: rate of gas diffusion
: surface area of lung
: Thickness of membrane
: Pressure gradient.
What are the two terms to describe dynamics of substance transfer b/w capillaries and interstitium?
: the substance equalizes
: the substance does not equalize.
What is a classic, always diffusion limited substance?
Carbon Monoxide (CO).
What is a normal CO uptake?
What is the normal carrying capacity for O2?
.2mL O2/1 mL blood.
What shifts the O2-Hb curve to the left?
Increased CO2 (Bohr Effect)
Increased H+ (decreased pH)
What shifts the O2-Hb curve to the right?
Everything opposite as left
Fetal Hemoglobin (HbF)
Stored blood (loss of 2,3-DPG).
About 90% of CO2 is carried as?
Plasma Bicarbonate (H2CO3).
What enzyme is needed to convert CO2 into bicarbonate, where is it found?
Insede red cell
CO2 + H2O -> H2CO3 -> H+ + HCO3-.
What is the main drive for ventilation under normal conditions?
CO2 (H+) on central chemoreceptors.
Where are the central chemoreceptors found, what do they sense?
Close to surface of medulla
: CO2 freely crosses BBB, bicarbonate dissociates -> H+.
What are the two peripheral receptors and afferent nerves?
: Carotid sinus, Glossopharyngeal nerve IX -- most important
: Aortic arch, Vagus nerve X.
What do the peripheral receptors respond to?
PO2 in very hypoxic situations.
Which receptors adapt, which do not?
Central chemoreceptors adapt
Peripheral do not.
What nerve communicates the medulla (breathing center) to the diaphragm?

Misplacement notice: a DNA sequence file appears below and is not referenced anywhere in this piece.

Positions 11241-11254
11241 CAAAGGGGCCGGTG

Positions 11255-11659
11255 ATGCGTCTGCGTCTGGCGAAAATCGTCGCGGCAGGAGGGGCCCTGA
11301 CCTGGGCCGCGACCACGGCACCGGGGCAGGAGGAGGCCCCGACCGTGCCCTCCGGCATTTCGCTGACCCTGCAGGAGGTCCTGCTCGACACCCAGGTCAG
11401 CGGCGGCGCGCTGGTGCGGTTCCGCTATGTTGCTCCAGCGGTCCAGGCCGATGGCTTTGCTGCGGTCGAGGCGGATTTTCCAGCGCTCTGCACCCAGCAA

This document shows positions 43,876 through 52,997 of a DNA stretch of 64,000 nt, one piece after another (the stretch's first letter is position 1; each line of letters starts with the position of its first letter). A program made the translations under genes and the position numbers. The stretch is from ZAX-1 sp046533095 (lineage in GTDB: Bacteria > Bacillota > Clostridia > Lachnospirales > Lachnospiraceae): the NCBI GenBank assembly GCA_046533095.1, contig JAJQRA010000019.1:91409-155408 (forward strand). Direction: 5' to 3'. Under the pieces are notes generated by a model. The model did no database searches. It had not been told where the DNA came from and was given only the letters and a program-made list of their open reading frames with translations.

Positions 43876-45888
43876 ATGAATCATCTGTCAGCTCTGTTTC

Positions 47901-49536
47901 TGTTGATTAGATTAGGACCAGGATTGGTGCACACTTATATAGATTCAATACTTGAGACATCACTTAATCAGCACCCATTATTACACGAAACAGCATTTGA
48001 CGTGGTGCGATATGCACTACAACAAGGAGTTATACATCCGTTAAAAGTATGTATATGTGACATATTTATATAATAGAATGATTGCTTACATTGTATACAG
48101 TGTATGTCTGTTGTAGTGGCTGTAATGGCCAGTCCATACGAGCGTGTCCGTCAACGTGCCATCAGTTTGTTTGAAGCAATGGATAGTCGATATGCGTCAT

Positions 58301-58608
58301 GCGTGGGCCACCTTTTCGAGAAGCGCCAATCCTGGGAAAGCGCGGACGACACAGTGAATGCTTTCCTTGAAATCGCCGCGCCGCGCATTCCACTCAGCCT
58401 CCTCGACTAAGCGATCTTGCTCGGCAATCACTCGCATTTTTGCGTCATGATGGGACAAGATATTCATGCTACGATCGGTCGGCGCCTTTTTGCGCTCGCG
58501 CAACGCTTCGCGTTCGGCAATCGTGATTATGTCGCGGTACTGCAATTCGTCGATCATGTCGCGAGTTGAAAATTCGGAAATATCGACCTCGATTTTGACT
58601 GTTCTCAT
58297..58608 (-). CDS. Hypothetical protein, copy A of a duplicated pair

A lesion at what levels would preveng diaphragmatic breathing?
Complete C1 or C2.
What is Apneustic breathing?
Prolonged inspiration with shortened expiration
Lesion in caudal pons.
What is Biot's breathing?
Alternating apnea with periods of identical depth breaths
Seen in increased intracranial pressure and midbrain lesions.
What is Cheyne-Stokes breathing?
Alternating apnea with periods of "crescendo-decrescendo" depth breaths
Seen in infants and sleep, also some midbrain lesions.
What are four causes of hypoxemia?
Pulmonary (right to left) shunt
What happens to the A-a gradient with hypoventilation?
Decrease of PO2 equal in all compartments (Alveolar, end capillary, systemic arterial).
What does an A-a gradient greater than 10 usually signify?
What is a clue of a pulmonary shunt?
Failure to correct hypoxemia with supplemental oxygen.
Which alveoli recieve more ventilation, apex or base?
: higher compliance (less inflated at rest)
Apex have more negative pressure -> more inflated at rest -> lower compliance.
What is the ideal ventilation/perfusion (V/Q) ratio, what does it mean when it is lower, higher?
: 0.8, pH= 7.4
V/Q < 0.8
: underventilated, pH <7.4
V/Q > 0.8
: overventilated, pH > 7.4.